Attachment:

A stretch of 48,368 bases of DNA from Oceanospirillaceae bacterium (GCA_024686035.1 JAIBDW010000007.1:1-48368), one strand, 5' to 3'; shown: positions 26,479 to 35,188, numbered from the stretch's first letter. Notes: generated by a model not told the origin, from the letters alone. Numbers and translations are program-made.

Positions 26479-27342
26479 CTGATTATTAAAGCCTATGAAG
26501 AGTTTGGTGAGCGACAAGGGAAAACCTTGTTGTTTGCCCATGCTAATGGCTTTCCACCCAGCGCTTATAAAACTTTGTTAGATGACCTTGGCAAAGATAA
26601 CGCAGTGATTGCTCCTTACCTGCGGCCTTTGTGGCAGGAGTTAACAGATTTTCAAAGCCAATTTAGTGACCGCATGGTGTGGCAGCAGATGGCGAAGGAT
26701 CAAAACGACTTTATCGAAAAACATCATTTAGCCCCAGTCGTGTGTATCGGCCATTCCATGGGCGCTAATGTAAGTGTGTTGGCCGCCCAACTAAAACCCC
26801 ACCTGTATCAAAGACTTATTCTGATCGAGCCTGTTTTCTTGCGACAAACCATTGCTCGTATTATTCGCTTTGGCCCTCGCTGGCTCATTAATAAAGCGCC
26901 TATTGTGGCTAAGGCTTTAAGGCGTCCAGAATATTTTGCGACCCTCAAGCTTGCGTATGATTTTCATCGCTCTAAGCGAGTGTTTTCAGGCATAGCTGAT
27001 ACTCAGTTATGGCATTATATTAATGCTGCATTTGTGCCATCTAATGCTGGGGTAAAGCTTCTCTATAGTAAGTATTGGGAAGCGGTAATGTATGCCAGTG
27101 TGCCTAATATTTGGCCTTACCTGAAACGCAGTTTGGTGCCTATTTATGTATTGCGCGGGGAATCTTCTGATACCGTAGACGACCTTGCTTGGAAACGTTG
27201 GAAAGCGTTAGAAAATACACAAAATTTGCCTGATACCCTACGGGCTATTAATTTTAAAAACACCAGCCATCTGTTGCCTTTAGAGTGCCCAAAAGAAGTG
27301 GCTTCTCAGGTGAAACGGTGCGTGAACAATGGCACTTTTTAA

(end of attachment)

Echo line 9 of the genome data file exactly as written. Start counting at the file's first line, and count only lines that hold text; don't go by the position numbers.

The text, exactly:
27001 ACTCAGTTATGGCATTATATTAATGCTGCATTTGTGCCATCTAATGCTGGGGTAAAGCTTCTCTATAGTAAGTATTGGGAAGCGGTAATGTATGCCAGTG